Friday, 17 December 2010
Scottish Mental Health Arts and Film Festival 2011
CALL FOR ENTRIES
Our annual open film submission gives filmmakers the opportunity to share their work and ideas with audiences across Scotland and internationally. The festival is committed to finding and celebrating the work of filmmakers who explore mental health in film. In its broadest sense ‘mental health’ is a term which touches most aspects of our lives; from our relationships to how we respond to the world around us. We’re looking for films which show that mental health is something we all have, and something we all need to prioritise from time to time.
Previous winning submissions have looked at topics such as moving home, ageing, grief, loss, endurance, support, friendship, equality, sport, music, childhood as well as films about specific diagnoses or conditions.
Entry is free. The closing date for entries is Friday 6th May 2011. Please visit the website www.mhfestival.com for more information. Email firstname.lastname@example.org for submission guidelines and entry form.
The fifth annual Scottish Mental Health Arts and Film Festival will take place across Scotland throughout October 2011.
Measuring the Value of Culture: a report to the Department for Culture Media and Sport
Dr. Dave O’Brien
The cultural sector faces the conundrum of proving its value in a way that can be understood by decision-makers. Arts and cultural organisations face a ‘cooler climate’ than the one that prevailed during the early 2000s. As a result it will not be enough for arts and culture to resort to claiming to be a unique or special case compared with other government sectors. Since the 1980s the value of the cultural sector has been demonstrated through the lens of ‘impact’, whether economic or social. However in recent years there has been recognition, both within central government and in parts of the publically funded cultural sector, of the need to more clearly articulate the value of culture using methods which fit in with central government’s decision-making. Thus the cultural sector will need to use the tools and concepts of economics to fully state their benefits in the prevailing language of policy appraisal and evaluation.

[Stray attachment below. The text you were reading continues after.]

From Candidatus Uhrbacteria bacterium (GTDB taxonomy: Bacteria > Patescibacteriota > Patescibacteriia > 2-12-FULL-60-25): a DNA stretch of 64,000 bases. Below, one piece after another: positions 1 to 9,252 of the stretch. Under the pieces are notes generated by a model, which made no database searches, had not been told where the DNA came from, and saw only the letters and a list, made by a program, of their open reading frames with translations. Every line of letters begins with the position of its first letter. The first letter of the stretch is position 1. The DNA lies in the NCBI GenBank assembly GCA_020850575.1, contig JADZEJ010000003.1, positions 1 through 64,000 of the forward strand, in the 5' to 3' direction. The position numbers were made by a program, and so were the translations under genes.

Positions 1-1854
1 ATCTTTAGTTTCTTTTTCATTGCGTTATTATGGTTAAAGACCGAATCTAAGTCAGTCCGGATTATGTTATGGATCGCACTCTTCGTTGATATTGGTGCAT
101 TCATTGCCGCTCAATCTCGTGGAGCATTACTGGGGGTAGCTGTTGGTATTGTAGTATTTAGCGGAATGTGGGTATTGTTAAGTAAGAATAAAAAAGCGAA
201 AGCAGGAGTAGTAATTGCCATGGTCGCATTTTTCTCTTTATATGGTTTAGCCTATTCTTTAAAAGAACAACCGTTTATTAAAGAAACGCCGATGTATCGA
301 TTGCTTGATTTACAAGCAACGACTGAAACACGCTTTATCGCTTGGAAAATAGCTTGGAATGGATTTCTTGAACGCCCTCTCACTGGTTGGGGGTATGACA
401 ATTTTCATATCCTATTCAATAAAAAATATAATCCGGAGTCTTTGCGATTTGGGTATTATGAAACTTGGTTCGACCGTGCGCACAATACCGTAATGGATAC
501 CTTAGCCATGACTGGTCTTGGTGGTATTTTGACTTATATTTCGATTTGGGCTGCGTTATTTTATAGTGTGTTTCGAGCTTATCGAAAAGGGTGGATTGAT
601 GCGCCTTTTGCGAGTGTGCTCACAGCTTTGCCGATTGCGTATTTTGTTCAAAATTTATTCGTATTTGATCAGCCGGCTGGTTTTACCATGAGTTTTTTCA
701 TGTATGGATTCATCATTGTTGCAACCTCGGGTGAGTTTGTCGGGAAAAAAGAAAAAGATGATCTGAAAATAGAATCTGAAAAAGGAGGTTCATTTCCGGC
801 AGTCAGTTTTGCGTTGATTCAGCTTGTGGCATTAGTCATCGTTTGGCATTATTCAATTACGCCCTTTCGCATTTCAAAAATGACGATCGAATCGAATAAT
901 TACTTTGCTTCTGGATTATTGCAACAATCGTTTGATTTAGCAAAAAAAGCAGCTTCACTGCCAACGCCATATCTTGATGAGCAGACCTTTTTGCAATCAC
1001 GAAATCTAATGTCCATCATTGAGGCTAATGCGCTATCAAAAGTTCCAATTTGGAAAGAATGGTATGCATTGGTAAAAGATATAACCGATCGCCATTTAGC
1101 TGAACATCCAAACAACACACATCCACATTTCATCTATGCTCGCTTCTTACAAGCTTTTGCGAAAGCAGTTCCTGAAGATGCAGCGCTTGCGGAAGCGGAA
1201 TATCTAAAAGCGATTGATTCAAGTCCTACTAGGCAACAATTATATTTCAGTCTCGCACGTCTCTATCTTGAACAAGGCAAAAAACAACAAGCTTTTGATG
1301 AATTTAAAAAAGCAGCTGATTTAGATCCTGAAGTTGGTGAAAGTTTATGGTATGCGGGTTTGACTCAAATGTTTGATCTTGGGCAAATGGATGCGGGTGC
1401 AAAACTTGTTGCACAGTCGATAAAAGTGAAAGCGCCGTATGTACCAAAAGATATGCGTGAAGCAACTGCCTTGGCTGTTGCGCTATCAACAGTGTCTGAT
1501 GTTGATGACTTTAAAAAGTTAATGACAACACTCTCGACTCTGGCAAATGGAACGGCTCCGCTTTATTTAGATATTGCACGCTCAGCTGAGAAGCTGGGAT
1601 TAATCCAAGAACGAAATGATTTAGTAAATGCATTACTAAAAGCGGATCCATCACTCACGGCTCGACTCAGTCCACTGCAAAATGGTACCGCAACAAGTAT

Full report can be found at:
S C E N A R I O S in Arts and Health
Following on from the ongoing M A N I F E S T O events and building on an emerging, shared vision, MMU will be hosting a free event on the 23rd September 2011 to explore where the arts/health agenda is in relation to the ongoing financial downturn; government changes and cuts; and societal shift, to explore our future practice over a generation. Places will be strictly limited to this event and you can register your interest at email@example.com (this does not guarantee a place).